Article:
More than likely, I'm the one in trouble. Third cactus in a very short time that has exploded and died from too much water. This blog reminds me that I buried a cactus in January for the same reason. Please take "water the cactus" off the Things I get to do today. Oh, never mind.  It's obviously too late.

Saturday, September 14, 2013

Blow, Gabriel, Blow

Heaven over head

Seems they were earlier in previous years.  Whenever the Trumpet Vine blooms, it is the right time.  They warm my heart during all the Things I get to do today.

The bugle of this Trumpet is mixed with Porcelain Vine Berries
waiting to get ripe.

Having such a heavenly visual chorus over head adds uncountable blessings to the whole yard and everyone in it.  Thank you, Gabriel.

Wednesday, September 4, 2013

With What You Have

A rock-climber's baling wire!

For us it was always baling wire. On the farm, if something broke, the go-to repair item was what was always readily available--wire from the hay making process.  Bits and short lengths of it were often secured near fence posts, the chicken wire hen enclosure, and stored in the repair/tool shed where they would be easy to grab for that quick fix in a pinch.  But then anyone who would use baling wire to make repairs on their actual farm equipment was the object of much derision. My prayers could have included, "Please, God.  May I not find baling wire in the Things I get to do today."

Bailey will NOT escape through this gate.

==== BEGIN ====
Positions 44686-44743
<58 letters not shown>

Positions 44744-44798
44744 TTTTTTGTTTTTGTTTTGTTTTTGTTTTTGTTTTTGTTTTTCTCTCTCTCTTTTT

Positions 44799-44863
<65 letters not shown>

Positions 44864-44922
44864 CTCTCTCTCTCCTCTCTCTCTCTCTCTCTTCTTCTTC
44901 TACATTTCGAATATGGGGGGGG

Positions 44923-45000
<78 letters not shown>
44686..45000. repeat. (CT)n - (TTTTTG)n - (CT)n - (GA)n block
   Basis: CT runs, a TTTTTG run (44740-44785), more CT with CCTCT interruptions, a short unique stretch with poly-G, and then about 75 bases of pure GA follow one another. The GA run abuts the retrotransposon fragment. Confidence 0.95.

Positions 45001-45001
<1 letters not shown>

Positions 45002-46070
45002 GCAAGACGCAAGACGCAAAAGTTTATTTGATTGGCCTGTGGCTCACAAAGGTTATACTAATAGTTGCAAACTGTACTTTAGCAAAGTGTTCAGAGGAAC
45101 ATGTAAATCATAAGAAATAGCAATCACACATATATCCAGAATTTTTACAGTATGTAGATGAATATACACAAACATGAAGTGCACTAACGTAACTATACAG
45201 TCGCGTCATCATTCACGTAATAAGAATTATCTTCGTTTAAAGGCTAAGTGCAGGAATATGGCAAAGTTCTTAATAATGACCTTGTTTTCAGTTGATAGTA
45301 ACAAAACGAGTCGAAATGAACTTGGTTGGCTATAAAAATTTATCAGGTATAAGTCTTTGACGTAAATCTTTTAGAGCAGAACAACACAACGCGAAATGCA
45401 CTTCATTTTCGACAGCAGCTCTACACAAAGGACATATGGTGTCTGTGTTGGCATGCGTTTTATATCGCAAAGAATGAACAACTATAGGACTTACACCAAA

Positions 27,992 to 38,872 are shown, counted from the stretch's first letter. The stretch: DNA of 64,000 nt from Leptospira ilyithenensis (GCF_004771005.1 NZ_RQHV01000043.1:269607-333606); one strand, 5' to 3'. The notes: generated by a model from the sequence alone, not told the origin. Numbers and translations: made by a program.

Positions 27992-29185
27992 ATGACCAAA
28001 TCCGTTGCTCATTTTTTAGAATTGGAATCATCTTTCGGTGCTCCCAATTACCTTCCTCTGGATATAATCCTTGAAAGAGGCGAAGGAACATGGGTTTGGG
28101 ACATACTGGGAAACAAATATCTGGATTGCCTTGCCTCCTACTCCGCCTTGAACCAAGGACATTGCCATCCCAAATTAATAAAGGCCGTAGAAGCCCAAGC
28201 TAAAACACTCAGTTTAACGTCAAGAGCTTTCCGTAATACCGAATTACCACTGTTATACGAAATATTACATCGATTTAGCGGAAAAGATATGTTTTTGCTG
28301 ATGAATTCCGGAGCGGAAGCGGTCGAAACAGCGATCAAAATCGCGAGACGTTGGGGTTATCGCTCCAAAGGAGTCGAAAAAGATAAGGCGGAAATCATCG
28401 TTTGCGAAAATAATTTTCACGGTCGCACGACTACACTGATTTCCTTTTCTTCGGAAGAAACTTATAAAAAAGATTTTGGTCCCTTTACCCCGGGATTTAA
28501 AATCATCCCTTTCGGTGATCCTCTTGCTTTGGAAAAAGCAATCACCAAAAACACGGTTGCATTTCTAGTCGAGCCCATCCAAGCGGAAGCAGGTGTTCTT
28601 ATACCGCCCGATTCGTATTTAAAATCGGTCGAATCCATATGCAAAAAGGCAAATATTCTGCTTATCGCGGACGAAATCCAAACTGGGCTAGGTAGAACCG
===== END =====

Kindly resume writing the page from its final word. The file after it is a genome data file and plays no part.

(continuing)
But one uses what one has.  Bailey, our grand-dog, escaped from his yard because the gate latch was not well secured.  From the household of an outdoors woman came the perfect solution not even close to baling wire.  Things have certainly changed.  My daughter done good!

Sunday, September 1, 2013

Samuel F. B. and the Dove

It's like the original binary language.  That may not interest you, and I know the Mourning Doves, making their gentle calls in what sounds like slow, sad Morse code are not sending any covert messages in the pulsed coos.

We have these doves in Portland but not in abundance.  When we're visiting Bend, we see them clustered about the house, having found a notch under the eaves on both the east and west side of the house for nests.  Their call is the first sound in the morning air.  As I lie in bed, sliding slowly toward awareness, their code tells me the day is here.

Curious Things I get to do today include looking up Samuel F. B. Morse and doing a little code work with the call patterns I've heard.  If you are speaking Morse code "dah" is a dash and "di" is a dot.  The lovely dovelies in our yard seem to favor the code letter "G" which sounds like dah, dah, dit.  They also used patterns that could be "T" (dah), "R" (di-dah-dit),  "O" (dah-dah-dah) , "J" (di-dah-dah-dah), and a pairing of rapid "E" and "M" (di, dah-dah, di, dah-dah, di, dah-dah, di, dah-dah).  What's to be made of this?  Perhaps it is most clear that Mourning Doves know nothing of Samuel F. B. Morse, that interesting as their calls are, they do not translate into human language, that they know all that needs to be known in how to communicate in "dove," and that Handy Andy can safely move to the next thing on her day's list.